(a)the date of the giving of the notice of intended forfeiture, or

(b)if no such notice has been given, the date on which the property began to be retained under this Schedule (see paragraph 2).

(2) A notice of claim must specify—

(a)the name and address of the claimant;

(b)a description of the property, or part of it, in respect of which the claim is made;

(c)in the case of a claimant who is outside the United Kingdom, the name and address of a solicitor in the United Kingdom who is authorised to accept service, and to act, on behalf of the claimant.

(3) Service upon a solicitor so specified is to be taken to be service on the claimant for the purposes of any proceedings by virtue of this Schedule.

(4) In a case in which notice of intended forfeiture was given to different persons on different days, the reference in this paragraph to the day on which that notice was given is a reference—

(a)in relation to a person to whom notice of intended forfeiture was given, to the day on which that notice was given to that person, and

(b)in relation to any other person, to the day on which notice of intended forfeiture was given to the last person to be given such a notice.

Automatic forfeiture in a case where no claim is madeN.I.

7  (1)  If the property is unclaimed it is treated as forfeited.N.I.

(2) The property is “unclaimed” if, by the end of the period for the giving of a notice of claim—

(a)no such notice has been given in relation to it or any part of it, or

(b)the requirements of paragraphs 5 and 6 have not been complied with in relation to the only notice or notices of claim that have been given.

(3) Sub-paragraph (1) applies in relation to a readily separable part of the property as it applies in relation to the property, and for this purpose sub-paragraph (2) applies as if references to the property were to the part.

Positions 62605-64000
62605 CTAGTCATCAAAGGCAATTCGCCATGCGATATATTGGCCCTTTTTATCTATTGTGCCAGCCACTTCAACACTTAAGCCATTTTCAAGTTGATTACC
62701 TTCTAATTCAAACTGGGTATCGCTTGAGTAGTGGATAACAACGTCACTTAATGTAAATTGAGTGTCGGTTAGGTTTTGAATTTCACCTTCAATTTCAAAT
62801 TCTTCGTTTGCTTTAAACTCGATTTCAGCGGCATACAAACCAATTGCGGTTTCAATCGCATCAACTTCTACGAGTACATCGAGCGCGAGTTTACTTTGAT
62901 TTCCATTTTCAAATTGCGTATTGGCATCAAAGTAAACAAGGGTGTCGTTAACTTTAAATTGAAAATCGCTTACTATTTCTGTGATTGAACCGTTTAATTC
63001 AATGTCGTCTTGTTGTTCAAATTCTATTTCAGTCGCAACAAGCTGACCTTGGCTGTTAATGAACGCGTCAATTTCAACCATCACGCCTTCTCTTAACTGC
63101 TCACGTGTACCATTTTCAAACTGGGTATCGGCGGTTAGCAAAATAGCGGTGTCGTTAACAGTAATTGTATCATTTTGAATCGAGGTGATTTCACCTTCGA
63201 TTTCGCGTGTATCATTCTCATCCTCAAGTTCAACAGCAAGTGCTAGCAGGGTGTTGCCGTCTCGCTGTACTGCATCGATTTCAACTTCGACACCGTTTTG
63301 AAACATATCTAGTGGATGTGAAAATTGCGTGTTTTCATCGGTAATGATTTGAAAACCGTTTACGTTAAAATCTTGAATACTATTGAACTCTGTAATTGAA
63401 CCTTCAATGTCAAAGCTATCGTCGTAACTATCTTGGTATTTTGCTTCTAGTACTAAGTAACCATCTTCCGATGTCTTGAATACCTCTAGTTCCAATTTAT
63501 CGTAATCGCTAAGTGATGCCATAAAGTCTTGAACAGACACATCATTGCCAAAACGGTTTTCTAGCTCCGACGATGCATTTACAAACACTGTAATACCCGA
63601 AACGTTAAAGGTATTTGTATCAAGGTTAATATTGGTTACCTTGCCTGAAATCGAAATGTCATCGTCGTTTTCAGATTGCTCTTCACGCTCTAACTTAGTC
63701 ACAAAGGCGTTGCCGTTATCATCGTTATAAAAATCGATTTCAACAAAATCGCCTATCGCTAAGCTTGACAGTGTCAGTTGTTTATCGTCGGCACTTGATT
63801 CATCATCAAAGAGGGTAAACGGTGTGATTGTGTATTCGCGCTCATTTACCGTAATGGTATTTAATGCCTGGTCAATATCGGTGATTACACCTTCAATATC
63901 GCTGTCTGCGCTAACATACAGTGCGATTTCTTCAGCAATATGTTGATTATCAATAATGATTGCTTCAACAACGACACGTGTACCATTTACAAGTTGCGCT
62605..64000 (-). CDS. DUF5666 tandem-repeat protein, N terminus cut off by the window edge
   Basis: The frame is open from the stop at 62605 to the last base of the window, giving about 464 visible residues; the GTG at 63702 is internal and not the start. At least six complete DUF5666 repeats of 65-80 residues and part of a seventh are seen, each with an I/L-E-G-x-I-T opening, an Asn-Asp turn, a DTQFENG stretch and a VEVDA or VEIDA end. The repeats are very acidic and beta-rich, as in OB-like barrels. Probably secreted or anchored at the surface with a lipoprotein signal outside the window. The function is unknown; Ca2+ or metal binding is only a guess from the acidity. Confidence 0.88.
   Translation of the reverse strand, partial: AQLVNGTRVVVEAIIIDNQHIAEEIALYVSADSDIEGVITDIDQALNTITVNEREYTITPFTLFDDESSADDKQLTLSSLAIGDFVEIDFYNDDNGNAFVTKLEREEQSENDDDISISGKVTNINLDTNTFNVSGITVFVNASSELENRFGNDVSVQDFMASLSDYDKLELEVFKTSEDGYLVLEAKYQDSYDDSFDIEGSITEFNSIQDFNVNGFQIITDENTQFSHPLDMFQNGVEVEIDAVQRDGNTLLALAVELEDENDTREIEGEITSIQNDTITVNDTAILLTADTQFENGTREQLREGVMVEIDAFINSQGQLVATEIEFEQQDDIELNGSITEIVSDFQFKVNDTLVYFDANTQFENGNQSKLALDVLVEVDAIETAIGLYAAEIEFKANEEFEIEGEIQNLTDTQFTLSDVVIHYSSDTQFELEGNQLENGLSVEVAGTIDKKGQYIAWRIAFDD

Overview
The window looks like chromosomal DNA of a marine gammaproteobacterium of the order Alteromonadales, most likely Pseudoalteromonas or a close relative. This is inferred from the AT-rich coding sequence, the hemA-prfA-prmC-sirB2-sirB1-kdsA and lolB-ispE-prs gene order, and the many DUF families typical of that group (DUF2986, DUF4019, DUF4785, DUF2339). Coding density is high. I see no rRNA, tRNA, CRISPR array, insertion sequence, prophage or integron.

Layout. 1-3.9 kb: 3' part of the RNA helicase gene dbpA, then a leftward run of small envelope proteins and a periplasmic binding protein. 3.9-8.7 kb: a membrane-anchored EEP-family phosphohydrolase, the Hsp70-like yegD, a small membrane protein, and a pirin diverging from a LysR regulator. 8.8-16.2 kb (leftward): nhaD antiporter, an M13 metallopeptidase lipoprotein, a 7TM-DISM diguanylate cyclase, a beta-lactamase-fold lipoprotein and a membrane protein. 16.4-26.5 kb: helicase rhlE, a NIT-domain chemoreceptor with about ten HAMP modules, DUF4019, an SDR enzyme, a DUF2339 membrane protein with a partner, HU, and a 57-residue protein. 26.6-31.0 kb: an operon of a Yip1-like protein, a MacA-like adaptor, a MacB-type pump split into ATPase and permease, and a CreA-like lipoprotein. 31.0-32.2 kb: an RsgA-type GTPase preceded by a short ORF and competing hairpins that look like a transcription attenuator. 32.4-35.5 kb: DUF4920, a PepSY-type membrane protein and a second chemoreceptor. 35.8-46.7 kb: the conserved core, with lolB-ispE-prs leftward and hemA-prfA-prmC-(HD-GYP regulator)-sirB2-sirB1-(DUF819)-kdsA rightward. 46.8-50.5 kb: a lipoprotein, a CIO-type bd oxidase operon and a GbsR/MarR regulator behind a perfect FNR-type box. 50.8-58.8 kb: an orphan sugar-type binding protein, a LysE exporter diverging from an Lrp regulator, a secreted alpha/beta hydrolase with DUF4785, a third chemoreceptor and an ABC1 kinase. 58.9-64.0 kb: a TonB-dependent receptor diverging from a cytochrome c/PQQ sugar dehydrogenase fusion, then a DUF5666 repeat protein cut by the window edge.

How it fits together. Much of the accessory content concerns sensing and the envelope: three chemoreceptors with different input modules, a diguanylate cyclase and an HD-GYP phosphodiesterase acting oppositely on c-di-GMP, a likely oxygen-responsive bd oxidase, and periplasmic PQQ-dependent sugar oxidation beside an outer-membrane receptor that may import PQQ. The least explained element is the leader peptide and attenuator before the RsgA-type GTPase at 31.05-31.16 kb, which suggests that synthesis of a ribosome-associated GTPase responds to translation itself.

(4) In this paragraph “readily separable part” has the meaning given by paragraph 1.

Decision whether to take court proceedings to condemn property as forfeitedN.I.

8  (1)  Where a notice of claim in respect of the property, or a part of it, is duly given in accordance with paragraphs 5 and 6, the relevant officer must decide whether to take proceedings to ask the court to condemn the property or a part of it as forfeited.N.I.

(2) The decision whether to take such proceedings must be made as soon as reasonably practicable after the giving of the notice of claim.

Return of property if no forfeiture proceedingsN.I.

9  (1)  This paragraph applies if, in a case in which a notice of claim has been given, the relevant officer decides—N.I.

(a)not to take proceedings for condemnation of the property, or

(b)not to take proceedings for condemnation of a part of the property.

(2) The relevant officer must return the property or part to the person who appears to him to have a legitimate reason for possessing the property or, if there is more than one such person, to one of those persons.

(3) Any property required to be returned in accordance with sub-paragraph (2) must be returned as soon as reasonably practicable after the decision not to take proceedings for condemnation.

Forfeiture proceedingsN.I.